The Lifecycle of a Commercial Real Estate Asset

Asset Lifecycle

Every investor can benefit from a clear understanding of the various stages of a commercial real estate investment, and the Forbury Finance model has been created to analyze buy, hold, sell scenarios.

When you buy an asset, you run a valuation on acquisition.
When you hold, you operate the asset.
When you sell, you run a valuation or value on exit.

During each stage of the property lifecycle, asset managers have different priorities and responsibilities to ensure the deal goes smoothly, and generally the goal of the asset manager is to maximise the value of the property, maximise returns and minimize risk.


The Forbury Finance model can be used to value the asset and structure the finance; size the debt, maximise the bank’s line of credit, analyze the cash flow, check you can meet the cash flow shortfalls over the hold period and see how much equity you need before you decide to buy the property.



Once you’ve bought the property, you're now in the operating section of the model and in the hold period.

Now every month you’ll have income coming in from rent, other income (signage or storage etc.) and recoveries (see here for more info on recoveries <link>). You may also have some costs to cover, such as statutory expenses (rates, water), operating costs (insurance, air conditioning, maintenance), ground rent and other costs (promotions and advertising etc.). This will give you a net property income, which is used as a valuation metric for assets.

After net property income, you may also have fund operating costs and other costs that aren't directly attributable to the asset but are attributable to somebody else managing the asset from an investment perspective, e.g., a guy that comes in and fixes stuff is part of the operations cost (cost of running the investment). We also must consider any interest or principal costs. Most commercial loans don't have repayment of principal.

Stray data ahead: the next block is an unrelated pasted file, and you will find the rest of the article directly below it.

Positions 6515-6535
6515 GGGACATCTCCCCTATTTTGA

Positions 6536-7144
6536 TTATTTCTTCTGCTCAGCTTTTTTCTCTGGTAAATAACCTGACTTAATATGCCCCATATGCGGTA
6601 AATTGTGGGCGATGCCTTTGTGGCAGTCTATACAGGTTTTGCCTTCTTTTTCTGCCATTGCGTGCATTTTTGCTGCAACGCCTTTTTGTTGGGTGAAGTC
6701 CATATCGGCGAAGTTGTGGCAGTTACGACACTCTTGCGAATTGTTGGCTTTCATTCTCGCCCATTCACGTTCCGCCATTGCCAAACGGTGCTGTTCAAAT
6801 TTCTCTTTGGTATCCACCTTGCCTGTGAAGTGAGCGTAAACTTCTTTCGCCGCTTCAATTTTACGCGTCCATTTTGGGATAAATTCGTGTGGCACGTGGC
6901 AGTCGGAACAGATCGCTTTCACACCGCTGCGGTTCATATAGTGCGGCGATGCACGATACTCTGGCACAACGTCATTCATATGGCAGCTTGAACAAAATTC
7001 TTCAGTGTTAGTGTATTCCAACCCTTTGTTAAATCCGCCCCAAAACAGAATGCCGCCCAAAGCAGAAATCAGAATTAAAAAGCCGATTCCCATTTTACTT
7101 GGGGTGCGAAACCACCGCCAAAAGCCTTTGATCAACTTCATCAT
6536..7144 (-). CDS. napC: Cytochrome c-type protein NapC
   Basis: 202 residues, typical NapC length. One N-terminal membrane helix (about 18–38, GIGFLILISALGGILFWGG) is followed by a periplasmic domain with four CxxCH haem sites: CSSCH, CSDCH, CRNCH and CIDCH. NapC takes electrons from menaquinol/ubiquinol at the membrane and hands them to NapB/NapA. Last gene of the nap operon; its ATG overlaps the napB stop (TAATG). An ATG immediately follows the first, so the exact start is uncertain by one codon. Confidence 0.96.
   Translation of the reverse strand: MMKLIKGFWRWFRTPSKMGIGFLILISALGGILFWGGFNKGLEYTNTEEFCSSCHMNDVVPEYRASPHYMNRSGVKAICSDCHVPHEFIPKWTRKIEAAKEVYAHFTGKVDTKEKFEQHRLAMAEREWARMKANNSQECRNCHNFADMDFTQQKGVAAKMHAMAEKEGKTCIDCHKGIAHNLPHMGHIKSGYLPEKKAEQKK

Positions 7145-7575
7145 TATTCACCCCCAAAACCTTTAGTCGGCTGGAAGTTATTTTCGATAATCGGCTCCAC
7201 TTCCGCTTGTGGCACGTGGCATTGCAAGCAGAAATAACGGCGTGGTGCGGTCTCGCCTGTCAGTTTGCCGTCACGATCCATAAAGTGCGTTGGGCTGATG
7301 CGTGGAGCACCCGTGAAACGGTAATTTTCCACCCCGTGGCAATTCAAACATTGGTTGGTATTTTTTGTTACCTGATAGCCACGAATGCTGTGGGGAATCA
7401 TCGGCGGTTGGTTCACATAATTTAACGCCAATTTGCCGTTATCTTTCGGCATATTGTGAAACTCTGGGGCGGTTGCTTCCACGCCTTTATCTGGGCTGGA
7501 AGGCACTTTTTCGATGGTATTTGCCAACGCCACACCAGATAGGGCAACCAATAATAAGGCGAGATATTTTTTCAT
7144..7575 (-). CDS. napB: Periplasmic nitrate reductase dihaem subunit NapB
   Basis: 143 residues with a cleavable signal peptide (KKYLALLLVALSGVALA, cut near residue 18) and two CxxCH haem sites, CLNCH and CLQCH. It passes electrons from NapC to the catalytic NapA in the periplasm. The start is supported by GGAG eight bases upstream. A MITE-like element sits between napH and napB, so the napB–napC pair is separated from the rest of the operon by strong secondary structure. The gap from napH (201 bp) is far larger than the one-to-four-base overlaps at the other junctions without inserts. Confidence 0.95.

What are the options when there is cash left over every month?


Option 1: Collect the cash and save it (no distributions)
Option 2: Spend the cash to make the asset better, but usually it should have already been factored into your property cash flows for your capex, when you were coming up with your property income.
Option 3: The most likely thing to do is to distribute the cash to your investors. Particularly if it's a single property investment asset, where the Investors only invested in one asset. If the property is a single asset, and if you only have one investor, you will distribute the whole lot, all the cash to the investor. Distribution type: target yield or all cash available (max cash payout all the cash to the investors).
Option 4: But if the property sits as part of a portfolio, distribute all the cash available to the fund. Distribution type: net cash as it assumes you have a shortfall, so you can draw it back down from the fund.

Why do we need to look at distributions?